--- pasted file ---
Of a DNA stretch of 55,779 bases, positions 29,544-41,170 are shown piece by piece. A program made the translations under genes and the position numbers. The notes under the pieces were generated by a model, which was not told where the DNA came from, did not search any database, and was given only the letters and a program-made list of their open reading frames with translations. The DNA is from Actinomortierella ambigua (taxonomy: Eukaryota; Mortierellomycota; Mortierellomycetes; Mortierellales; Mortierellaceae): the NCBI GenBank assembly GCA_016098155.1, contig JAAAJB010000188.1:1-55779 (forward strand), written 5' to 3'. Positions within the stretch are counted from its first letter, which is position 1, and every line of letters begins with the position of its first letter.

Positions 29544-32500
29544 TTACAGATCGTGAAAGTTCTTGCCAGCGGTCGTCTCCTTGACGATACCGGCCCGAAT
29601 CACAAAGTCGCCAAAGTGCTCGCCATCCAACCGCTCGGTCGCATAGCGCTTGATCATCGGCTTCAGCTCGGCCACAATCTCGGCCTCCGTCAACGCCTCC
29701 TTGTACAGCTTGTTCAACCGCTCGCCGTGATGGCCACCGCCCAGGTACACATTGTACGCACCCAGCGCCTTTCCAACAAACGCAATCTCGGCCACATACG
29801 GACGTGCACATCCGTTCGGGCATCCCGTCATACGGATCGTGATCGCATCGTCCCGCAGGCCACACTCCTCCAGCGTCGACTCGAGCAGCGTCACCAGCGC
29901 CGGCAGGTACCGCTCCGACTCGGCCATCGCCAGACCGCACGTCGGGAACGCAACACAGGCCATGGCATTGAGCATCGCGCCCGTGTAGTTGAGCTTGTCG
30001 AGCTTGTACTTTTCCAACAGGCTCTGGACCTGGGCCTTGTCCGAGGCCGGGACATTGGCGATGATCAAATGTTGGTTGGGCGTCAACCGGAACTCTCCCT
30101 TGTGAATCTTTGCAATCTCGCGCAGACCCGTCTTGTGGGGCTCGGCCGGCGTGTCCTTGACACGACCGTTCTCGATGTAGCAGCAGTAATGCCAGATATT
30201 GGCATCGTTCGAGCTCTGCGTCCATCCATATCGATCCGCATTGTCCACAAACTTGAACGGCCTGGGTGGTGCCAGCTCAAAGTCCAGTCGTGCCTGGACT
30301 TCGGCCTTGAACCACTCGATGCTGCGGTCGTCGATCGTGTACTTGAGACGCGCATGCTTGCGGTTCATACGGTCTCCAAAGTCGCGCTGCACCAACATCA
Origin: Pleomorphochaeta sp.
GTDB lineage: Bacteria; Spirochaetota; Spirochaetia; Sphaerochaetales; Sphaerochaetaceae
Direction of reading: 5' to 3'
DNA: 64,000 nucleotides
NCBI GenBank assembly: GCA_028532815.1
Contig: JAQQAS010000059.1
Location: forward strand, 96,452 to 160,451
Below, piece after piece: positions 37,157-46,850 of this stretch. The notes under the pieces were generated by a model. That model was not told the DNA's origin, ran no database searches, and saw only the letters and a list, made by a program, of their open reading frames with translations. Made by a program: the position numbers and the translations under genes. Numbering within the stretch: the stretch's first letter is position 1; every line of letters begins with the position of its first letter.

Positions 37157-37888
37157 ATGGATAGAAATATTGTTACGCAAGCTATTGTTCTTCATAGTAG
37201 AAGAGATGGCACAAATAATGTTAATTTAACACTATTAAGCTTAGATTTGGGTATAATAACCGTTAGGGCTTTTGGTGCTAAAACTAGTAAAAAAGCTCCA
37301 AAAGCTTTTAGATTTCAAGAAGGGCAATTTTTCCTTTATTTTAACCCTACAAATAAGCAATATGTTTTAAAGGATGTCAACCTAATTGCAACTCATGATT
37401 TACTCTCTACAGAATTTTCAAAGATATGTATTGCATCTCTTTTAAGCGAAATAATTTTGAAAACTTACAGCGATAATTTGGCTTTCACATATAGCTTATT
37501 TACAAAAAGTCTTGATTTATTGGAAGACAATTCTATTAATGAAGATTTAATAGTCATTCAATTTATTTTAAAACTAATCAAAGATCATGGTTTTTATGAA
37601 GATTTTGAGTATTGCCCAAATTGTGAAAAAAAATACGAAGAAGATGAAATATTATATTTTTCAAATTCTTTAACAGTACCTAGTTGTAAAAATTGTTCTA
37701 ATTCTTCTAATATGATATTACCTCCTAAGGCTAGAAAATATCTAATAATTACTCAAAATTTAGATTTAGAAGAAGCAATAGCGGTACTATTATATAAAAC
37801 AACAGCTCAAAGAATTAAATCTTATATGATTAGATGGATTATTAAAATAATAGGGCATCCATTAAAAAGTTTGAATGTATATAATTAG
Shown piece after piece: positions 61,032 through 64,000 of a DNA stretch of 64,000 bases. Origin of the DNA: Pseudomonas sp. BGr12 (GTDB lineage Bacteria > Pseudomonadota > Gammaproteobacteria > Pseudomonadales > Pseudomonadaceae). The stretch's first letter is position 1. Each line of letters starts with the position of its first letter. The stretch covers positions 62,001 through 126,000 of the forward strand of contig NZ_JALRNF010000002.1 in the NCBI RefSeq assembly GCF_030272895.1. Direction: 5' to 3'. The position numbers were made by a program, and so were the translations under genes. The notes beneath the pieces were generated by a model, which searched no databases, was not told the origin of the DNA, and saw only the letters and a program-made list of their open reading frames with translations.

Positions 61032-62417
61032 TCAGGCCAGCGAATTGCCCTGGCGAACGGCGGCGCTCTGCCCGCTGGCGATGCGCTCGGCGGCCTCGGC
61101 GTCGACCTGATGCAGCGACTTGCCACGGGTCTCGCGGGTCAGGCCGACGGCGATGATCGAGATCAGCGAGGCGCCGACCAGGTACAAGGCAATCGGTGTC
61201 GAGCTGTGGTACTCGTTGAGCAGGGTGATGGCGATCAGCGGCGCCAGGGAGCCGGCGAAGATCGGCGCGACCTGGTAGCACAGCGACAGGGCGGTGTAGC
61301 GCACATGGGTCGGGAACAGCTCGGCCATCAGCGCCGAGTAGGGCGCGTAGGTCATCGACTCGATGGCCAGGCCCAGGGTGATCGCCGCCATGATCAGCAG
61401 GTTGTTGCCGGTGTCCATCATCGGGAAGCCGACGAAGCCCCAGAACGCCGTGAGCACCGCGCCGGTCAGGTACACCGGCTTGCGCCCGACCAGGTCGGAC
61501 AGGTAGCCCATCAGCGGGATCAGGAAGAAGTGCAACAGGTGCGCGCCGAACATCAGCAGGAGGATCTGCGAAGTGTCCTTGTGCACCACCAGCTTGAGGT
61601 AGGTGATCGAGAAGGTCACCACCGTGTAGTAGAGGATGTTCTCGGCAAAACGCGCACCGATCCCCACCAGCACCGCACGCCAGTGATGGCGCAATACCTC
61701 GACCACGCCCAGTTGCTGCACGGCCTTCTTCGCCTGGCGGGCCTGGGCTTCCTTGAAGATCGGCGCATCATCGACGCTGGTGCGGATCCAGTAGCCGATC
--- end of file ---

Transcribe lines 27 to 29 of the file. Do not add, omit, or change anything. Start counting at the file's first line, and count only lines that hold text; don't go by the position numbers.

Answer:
37701 ATTCTTCTAATATGATATTACCTCCTAAGGCTAGAAAATATCTAATAATTACTCAAAATTTAGATTTAGAAGAAGCAATAGCGGTACTATTATATAAAAC
37801 AACAGCTCAAAGAATTAAATCTTATATGATTAGATGGATTATTAAAATAATAGGGCATCCATTAAAAAGTTTGAATGTATATAATTAG
Shown piece after piece: positions 61,032 through 64,000 of a DNA stretch of 64,000 bases. Origin of the DNA: Pseudomonas sp. BGr12 (GTDB lineage Bacteria > Pseudomonadota > Gammaproteobacteria > Pseudomonadales > Pseudomonadaceae). The stretch's first letter is position 1. Each line of letters starts with the position of its first letter. The stretch covers positions 62,001 through 126,000 of the forward strand of contig NZ_JALRNF010000002.1 in the NCBI RefSeq assembly GCF_030272895.1. Direction: 5' to 3'. The position numbers were made by a program, and so were the translations under genes. The notes beneath the pieces were generated by a model, which searched no databases, was not told the origin of the DNA, and saw only the letters and a program-made list of their open reading frames with translations.